by Buck Institute
September 26, 2019 . BLOG
Nature Nurtures: Food is the Best Source for Vitamins
By Eric Verdin, President and CEO of the Buck Institute
I was inspired to write about this topic by an article in Smithsonian Magazine a few months ago. The article summarized findings that have accumulated over time indicating that getting adequate vitamins from your diet is more effective than getting them from taking supplements. Supplements are a hot topic in longevity and aging research, so I wanted to dig in to how the takeaway from the Smithsonian article applies to the aging field.
It’s not surprising that vitamins and supplements loom large in research on aging. Since aging is frequently accompanied by functional decline, it is intuitive to think that increasing essential molecules might ameliorate these declines. In fact, work here at the Buck has shown that Vitamin D can increase the lifespan of C. elegans worms by activating stress response genes and maintaining proteostasis.
Of course, biology is never so straightforward. Anything we consume enters the very complex ecosystem of our bodies and need to find its way from our digestive system into the rest of us. Bioavailability is the amount of a vitamin, mineral, or nutrient absorbed into the body that is actually usable. While a vitamin tablet might contain 100iu, not all of it is fully absorbed or used by the body’s systems. Bioavailability tends to be much higher in foods than supplements, probably because our bodies have millions of years of practice getting nutrients out of foods, and a lot less experience getting them in concentrated form from a pill. Additionally, the quantities of vitamins that we need each day are tiny and often easily consumed in common foods. For example, the recommended amount of vitamin K needed each day is about 100mcg. One serving of kale has around 10x this amount! Research on taking supplements “just in case”, without a documented deficiency, regularly indicates that the thing they are best at is enriching the supplement company. Large-scale epidemiologic data does not support long-term health benefits of vitamin supplements, and “mega-doses” can actually be toxic for the body.
As with most rules, however, there are exceptions so indeed, there are cases in which vitamin supplementation can be important. Older adults are more at risk of vitamin deficiencies, usually because totally calorie input tends to decline in later years. Some vitamins (like B vitamins) are most prevalent in animal protein, so it is commonly recommended that vegetarians and vegans supplement these vitamins. And specific medical conditions sometimes result in vitamin deficiencies. These are particular cases, though, and are easily diagnosed with a simple blood test. Some deficiencies might be fixed by dietary changes, but your doctor might recommend supplements. In this case, the supplements are doing exactly as titled: supplementing a naturally low condition.
And remember: not all supplements are vitamins. Vitamins are only those organic molecules that are essential for normal function but must be consumed in the diet because they cannot be adequately synthesized by the human body. Many supplements (perhaps most) are concentrated forms of other molecules that perform important biological functions. Some of these molecules do seem to naturally decline with age, and it’s possible that supplementation might promote healthspan. NAD+, a molecule studied in my lab (and in many others around the world), is a prime example. It is essential for many fundamental cellular processes and declines with age. In animal models, low NAD+ is associated with accelerated aging and poor health outcomes. Supplementing NAD+, with one of two known precursors, nicotinamide riboside (NR) or nicotinamide mononucleotide (NMN), leads to improved health. Therefore there is a lot of interest, including from me, in the potential of supplementing NAD+ in humans to promote healthy aging. However, for now, this remains just an interest, not a prescription. This is an exciting topic that is developing quickly and I expect to devote an entire blog post to NAD+ soon!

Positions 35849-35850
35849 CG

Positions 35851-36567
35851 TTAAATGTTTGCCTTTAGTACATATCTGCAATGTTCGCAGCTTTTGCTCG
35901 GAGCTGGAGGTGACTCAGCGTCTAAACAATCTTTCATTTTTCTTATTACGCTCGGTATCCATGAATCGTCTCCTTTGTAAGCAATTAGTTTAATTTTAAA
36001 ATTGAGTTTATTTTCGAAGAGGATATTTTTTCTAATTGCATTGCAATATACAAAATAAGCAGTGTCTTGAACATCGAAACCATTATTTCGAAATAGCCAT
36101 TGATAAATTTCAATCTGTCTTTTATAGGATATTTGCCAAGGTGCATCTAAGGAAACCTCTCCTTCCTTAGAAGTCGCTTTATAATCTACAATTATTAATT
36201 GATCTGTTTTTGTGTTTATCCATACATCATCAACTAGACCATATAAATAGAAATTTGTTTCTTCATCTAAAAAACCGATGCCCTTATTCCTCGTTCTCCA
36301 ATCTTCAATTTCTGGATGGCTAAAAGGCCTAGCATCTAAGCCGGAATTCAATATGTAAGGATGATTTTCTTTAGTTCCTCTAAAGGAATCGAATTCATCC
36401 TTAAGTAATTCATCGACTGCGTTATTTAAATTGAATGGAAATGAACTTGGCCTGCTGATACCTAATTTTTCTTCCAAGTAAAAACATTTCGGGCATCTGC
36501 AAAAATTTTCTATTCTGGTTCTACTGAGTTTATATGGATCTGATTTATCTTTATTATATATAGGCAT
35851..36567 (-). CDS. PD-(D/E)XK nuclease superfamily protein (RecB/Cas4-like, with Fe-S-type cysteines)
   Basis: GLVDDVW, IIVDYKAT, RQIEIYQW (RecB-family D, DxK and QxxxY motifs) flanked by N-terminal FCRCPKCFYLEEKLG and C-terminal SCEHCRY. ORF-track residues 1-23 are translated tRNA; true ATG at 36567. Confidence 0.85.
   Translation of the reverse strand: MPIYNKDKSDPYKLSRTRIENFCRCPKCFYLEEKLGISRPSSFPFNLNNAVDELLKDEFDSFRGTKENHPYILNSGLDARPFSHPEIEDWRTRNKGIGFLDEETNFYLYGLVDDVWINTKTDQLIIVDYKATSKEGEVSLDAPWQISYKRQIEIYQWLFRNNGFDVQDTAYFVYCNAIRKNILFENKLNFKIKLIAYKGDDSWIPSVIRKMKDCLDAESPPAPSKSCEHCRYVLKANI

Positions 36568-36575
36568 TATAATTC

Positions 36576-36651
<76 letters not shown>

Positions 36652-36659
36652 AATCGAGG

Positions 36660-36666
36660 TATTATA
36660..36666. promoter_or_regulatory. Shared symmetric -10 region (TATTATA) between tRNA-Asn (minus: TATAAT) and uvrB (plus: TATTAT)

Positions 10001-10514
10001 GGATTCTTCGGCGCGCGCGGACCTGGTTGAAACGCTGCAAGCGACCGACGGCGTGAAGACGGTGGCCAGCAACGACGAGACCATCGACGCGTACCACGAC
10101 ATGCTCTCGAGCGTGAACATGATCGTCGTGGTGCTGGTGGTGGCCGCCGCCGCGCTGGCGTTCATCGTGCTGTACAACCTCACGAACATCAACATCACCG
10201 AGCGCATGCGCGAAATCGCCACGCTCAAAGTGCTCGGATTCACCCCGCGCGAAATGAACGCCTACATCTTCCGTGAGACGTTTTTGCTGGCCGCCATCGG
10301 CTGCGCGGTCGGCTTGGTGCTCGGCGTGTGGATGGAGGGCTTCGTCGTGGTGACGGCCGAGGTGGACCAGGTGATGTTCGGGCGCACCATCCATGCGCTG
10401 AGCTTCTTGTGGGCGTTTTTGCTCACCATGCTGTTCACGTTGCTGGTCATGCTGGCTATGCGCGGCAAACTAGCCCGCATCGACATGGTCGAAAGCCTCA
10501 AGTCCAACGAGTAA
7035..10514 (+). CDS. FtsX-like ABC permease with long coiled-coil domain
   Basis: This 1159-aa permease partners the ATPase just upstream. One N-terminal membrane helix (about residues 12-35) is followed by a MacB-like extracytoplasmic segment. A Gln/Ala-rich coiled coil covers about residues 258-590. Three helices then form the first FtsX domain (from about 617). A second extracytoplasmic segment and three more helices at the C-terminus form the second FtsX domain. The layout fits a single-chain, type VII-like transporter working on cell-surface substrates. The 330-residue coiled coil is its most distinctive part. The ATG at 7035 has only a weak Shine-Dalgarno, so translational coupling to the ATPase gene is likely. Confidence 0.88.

The main takeaway today is two-fold. First, your best bet to ensure adequate levels of essential vitamins is to eat a varied diet that is high in brightly colored fruits and vegetables and lean protein, mostly of plant origin. For most people, supplements are a less efficient way to get what is needed, and more is not necessarily better! Our bodies absorb and use precise quantities to ensure efficient functioning. Flooding your system with too much, or in an unfamiliar form, is not documented to improve body function and might be detrimental. If you want to take a peek into the complexity associated with vitamins, please read this article on the contradictory effect of vitamin E with respect to lung cancer
The second takeaway is the one that makes me sound like a broken record: when it comes to supplements for healthy aging, there is a lot of exciting stuff happening in the lab, but there are still too many unknowns to make blanket recommendations. For now, pay attention to the research reported by independent news sources (not from companies!) to keep abreast of updates, make sure your blood levels are normal, and reach out to your doctor with specific questions.
And, as always, eat your veggies!